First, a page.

“Okayplayer is a very prominent digital space for conscious hip hop and progressive music. But their capacity to cover beyond the scope of hip hop was miniscule. It didn’t exist. So I thought this would be a great platform to partner with. We were starting a site dedicated to jazz musicians, but not just traditional jazz, the whole scope of what jazz is. It’s not just one thing anymore. It never was just one thing. There’s this complete eruption in the idea of what jazz is right now. Obviously going back to Roy Hargrove, Greg Osby, and the early nineties jazz collaborations with hip hop artists, that style took on an evolutionary life of it’s own.”
Jay Z and Kanye’s “Niggaz In Paris” plays faintly in the background via cell phone speakers. Unconsciously, thoughts explode of how various transformations in hip hop mirror the revolutions of jazz. As Ragtime morphed into Be-Bop, so does hip hop, continuously shape shifting, even into monstrous forms at times.
“Jazz musicians of today, it’s in their DNA. They grew up in the hip hop generation. They’re heavily influenced by that music and have their own approach, methods, ideology, technique and feeling. I think Dilla changed the whole scope of how jazz musicians and hip hop artists translate the music.”
Ms. Stabile is a mother of re-invention and a midwife of rebirth. Within her womb called Revive, she has given life to a new thought process and community of art, including a stable of musicians that are dedicated to pushing the envelope of expression. Artists such as Terrance Blanchard, Gregory Porter, Christian Scott, Jack Dejohnette, Lex Sadler, Chris Turner, Marcus Strickland, Jose James, Tawiah, Marc Cary, Robert Glasper, Chris Dave, Greg Osby, Igmar Thomas, Otis Brown and many others share an intrinsic family allegiance to Revive Music. In a sense, it’s the jazz version of hip hop family, Native Tongues.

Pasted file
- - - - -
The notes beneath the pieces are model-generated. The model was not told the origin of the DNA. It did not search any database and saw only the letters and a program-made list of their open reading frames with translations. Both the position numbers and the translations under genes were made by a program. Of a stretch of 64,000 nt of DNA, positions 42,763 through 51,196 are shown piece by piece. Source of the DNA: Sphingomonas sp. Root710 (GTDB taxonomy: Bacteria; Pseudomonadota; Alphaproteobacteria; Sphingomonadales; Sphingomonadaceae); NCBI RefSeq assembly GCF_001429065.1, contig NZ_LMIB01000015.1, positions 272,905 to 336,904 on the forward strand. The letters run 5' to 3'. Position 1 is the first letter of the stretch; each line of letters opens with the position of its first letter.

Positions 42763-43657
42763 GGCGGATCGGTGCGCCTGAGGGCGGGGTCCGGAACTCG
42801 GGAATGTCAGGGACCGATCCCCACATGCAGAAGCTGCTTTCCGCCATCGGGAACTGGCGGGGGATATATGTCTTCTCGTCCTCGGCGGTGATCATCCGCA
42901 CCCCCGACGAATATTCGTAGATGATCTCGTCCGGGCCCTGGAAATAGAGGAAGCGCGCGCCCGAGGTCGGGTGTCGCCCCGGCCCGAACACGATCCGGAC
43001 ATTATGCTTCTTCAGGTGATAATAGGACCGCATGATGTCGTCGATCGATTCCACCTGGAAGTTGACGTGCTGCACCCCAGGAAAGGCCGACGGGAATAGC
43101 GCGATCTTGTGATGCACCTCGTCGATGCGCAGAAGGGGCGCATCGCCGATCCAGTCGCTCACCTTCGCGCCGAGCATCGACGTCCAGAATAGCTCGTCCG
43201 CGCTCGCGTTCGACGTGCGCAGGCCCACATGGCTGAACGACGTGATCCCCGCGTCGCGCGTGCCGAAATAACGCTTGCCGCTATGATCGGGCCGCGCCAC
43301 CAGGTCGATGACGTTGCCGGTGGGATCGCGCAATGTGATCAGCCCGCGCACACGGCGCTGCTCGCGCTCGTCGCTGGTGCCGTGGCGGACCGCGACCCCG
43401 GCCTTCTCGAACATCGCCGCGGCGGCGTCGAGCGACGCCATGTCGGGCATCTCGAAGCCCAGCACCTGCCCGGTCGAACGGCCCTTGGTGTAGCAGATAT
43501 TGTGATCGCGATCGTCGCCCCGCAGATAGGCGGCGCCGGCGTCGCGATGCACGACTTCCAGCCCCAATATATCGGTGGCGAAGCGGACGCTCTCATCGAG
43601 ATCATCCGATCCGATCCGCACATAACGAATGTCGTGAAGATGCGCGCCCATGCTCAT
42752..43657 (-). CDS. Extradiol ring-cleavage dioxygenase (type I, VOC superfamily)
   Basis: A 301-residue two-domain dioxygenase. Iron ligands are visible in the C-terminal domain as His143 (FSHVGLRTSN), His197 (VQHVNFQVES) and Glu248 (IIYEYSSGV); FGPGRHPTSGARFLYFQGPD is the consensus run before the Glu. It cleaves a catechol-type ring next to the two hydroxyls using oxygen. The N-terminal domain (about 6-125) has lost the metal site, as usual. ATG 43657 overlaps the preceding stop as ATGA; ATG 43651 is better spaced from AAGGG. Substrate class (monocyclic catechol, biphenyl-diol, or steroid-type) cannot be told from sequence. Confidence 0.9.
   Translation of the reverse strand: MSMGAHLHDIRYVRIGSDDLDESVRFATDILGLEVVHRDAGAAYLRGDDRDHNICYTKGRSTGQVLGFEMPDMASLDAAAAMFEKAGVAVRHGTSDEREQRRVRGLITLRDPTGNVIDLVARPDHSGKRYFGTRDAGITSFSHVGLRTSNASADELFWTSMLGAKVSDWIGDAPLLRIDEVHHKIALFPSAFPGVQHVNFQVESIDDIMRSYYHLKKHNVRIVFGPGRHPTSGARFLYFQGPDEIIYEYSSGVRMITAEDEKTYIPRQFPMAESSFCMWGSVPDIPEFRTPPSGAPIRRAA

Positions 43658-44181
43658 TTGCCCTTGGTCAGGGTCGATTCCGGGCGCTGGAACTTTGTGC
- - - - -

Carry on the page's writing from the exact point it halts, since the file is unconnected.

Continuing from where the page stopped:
“These guys are performing and exhibiting the most beautiful, complex forms of music, and they’re the last to be thought of. That bothers me. I feel that it’s my duty to create a space, a platform to expose these musicians.”
On any given night in New York City, you can find her attending, promoting and producing flurries of live shows, concerts, and record projects. And like the mothers and fathers before her, Stabile is not only concentrating on tailoring her influential brand child, but adjusting the commitment to support good music over lifetimes.
“It’s not just me. It’s the scene. It’s the artists and musicians. My job is to inspire.”